Prince to perform at Super Bowl halftime show
BY JORDAN LEVIN
Sun, Dec. 10, 2006
Sports fans will get some funk with their football when groundbreaking star Prince plays the Super Bowl XLI halftime show on Feb. 4 at Dolphin Stadium, the NFL announced Sunday.
With the sometimes salacious Purple Rain-maker, the NFL moves into a slightly riskier zone than with the acts who have starred in sports' biggest entertainment event since the infamous 2004 show, when Janet Jackson's breast-baring ''wardrobe malfunction'' ignited a national controversy and earned CBS a $550,000 fine from the FCC. (The network is challenging the fine in court -- and MTV hasn't been invited back to produce another show).
Since then the NFL and CBS have put on safe-seeming artists from decades past. But critics groaned at ex-Beatle Paul McCartney's out of touch tunes in 2005, and at the Rolling Stones' elderly antics in 2006. That show had its own mini-uproar, as the Stones complained that a still-leery CBS censored them by turning down Mick Jagger's microphone for risqué lines in songs like Start Me Up.
NFL spokesman Brian McCarthy said they were confident that Prince would appeal to the millions who tune into America's top-rated television show without creating a stir -- even though one of the Minneapolis artist's classic songs is called Controversy. ''He's an electric performer whose body of work has appealed to a wide diverse audience over the years,'' McCarthy said Friday. ``We've had discussions with Prince and his management, and they understand the spotlight that performing on the world's largest stage provides. We recognize that we are held to a higher standard in everything we do and we want to put on a show that is suitable for a mass audience.''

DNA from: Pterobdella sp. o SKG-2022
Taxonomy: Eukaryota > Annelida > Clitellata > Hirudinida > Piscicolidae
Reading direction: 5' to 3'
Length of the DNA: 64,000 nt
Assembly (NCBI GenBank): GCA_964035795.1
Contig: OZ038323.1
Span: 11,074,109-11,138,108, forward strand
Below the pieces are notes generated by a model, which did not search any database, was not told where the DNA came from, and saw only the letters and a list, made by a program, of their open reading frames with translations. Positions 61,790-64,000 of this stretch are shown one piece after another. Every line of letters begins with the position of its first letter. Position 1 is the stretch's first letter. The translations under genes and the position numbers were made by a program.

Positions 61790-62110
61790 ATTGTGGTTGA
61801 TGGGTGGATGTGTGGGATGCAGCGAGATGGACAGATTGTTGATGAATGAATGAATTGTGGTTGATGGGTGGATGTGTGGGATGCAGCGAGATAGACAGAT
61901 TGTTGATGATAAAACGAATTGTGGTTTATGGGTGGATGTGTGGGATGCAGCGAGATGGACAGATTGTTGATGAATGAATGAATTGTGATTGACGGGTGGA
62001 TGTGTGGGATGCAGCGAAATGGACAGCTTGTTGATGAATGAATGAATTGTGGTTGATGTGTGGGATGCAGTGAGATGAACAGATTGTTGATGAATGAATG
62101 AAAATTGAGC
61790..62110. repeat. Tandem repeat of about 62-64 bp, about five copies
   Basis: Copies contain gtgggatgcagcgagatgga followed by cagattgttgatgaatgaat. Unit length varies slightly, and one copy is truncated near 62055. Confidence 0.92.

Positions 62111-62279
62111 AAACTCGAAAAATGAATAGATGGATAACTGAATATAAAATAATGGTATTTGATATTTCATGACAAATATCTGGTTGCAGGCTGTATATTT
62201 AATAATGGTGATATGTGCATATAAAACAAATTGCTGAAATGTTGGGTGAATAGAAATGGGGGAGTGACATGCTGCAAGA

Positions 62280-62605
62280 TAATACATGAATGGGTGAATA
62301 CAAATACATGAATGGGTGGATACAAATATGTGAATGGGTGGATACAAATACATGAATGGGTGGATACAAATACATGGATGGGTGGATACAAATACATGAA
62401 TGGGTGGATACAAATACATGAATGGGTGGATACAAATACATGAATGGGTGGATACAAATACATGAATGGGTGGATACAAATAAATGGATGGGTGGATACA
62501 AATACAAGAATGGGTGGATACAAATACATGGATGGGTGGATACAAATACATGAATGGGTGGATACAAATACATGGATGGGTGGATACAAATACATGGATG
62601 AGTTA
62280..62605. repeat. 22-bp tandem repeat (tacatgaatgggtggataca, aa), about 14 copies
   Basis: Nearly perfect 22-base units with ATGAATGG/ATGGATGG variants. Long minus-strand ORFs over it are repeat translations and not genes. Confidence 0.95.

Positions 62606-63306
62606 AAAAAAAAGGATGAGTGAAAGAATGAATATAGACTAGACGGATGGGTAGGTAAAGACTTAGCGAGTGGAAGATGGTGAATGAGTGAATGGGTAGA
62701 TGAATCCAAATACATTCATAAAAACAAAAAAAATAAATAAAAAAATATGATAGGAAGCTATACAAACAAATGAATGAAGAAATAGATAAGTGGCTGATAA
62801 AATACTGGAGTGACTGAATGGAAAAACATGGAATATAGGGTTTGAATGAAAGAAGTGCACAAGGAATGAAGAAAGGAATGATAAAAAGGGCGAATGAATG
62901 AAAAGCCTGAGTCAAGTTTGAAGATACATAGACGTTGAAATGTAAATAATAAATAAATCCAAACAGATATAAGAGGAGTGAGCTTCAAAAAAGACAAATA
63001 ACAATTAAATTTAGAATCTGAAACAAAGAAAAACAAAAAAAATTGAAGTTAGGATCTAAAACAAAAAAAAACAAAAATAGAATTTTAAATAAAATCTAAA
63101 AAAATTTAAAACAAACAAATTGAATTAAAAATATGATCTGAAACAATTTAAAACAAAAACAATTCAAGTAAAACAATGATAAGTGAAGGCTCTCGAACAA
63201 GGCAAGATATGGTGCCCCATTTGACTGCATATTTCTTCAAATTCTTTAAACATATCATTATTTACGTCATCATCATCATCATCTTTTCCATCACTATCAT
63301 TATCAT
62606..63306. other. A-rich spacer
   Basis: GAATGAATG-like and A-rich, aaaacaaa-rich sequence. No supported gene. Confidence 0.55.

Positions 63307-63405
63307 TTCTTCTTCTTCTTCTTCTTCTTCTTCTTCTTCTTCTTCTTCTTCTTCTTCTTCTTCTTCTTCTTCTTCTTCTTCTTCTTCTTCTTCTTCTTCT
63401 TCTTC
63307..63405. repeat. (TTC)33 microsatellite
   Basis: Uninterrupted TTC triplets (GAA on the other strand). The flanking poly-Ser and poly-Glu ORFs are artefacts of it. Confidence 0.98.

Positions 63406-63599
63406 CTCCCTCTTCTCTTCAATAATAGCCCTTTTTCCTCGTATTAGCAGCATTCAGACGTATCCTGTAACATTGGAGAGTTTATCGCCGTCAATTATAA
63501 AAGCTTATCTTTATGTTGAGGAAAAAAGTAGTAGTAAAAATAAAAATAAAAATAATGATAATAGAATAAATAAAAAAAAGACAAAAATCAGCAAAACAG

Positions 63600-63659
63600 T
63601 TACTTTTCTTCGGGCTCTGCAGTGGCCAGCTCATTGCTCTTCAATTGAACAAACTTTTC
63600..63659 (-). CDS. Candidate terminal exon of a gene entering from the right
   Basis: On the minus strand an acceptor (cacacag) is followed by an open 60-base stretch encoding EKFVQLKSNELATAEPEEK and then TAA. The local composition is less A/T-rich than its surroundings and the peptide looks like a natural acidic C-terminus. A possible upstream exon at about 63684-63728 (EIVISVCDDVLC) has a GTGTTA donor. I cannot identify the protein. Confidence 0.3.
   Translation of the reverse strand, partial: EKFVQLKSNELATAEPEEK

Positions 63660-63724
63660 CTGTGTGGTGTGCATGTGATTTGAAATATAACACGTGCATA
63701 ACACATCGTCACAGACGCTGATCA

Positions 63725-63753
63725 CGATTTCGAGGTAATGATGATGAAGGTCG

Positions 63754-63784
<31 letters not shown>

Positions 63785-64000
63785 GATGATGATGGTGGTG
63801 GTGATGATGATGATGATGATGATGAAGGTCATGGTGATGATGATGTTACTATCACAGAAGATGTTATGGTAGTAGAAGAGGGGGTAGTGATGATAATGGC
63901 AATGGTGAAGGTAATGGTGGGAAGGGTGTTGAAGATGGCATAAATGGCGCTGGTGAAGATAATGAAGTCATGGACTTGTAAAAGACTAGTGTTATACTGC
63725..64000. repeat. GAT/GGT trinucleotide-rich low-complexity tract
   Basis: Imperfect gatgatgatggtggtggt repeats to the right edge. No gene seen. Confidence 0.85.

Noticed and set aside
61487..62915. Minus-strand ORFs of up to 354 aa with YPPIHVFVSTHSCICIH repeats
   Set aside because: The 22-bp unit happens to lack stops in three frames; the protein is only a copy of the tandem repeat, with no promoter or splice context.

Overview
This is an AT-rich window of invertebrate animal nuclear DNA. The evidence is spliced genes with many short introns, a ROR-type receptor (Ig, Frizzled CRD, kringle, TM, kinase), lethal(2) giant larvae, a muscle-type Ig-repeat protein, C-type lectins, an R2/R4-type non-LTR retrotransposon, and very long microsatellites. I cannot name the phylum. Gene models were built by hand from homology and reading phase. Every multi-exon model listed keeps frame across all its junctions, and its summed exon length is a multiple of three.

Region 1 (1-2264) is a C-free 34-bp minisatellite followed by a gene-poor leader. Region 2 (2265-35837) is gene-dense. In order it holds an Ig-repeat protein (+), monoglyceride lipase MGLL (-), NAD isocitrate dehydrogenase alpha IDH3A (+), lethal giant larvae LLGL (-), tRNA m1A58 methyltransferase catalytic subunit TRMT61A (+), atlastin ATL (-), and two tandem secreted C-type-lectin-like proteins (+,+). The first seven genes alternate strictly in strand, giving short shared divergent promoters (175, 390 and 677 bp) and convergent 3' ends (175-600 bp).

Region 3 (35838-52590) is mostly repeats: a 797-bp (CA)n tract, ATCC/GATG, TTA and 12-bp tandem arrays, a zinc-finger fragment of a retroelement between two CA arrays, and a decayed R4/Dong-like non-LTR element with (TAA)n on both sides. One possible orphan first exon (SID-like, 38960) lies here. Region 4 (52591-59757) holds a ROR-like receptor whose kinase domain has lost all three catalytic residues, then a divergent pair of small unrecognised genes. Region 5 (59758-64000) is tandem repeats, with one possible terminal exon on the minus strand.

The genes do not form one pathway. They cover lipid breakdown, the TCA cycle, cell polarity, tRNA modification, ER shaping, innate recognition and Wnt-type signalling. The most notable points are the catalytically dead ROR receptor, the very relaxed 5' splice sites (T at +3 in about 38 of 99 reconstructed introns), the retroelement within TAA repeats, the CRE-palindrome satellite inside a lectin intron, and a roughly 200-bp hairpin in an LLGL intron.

Over the years the Super Bowl half-time show has featured everyone from classic soul acts to current pop stars, from Smokey Robinson and Stevie Wonder to Mary J. Blige and No Doubt. Gloria Estefan has appeared twice, most recently in 1999, the Super Bowl's last time in Miami, along with Stevie Wonder, Big Bad Voodoo Daddy, and tap dancer Savion Glover.
Cuban jazz trumpeter Arturo Sandoval, who played Super Bowl XXIX in 1995 with The Miami Sound Machine, Patti Labelle and Tony Bennett, says it was hugely exciting.''A Latino person playing in a Super Bowl halftime, it's such an honor because it's such an American event,'' he said.
The Super Bowl announcement caps a triumphant comeback for Prince, whose '90s defiance of the mainstream music industry almost cast the superstar into obscurity. It's been a good week for the musical and Internet pioneer: On Thursday, the Recording Academy announced that his '06 release 3121 had earned Prince five Grammy nominations.
Best known for his hits in the 1980s and early '90s, including 1999 and Kiss, Prince should get some welcome attention playing the Super Bowl, which was viewed by 141 million people last year. The 41st edition of the game will be broadcast to 230 countries worldwide.
The diminutive, dandified artist is known for his creativity and eccentricity. His powerful, original combination of funk and rock, and his provocative stage persona, made him a cult figure in the late '70s. He became a superstar in 1984 with the smash hit Purple Rain. His career has zigzagged since then, with critical and commercial hits like 1991's Diamonds and Pearls as well as sprawling experiments like 1996's Emancipation.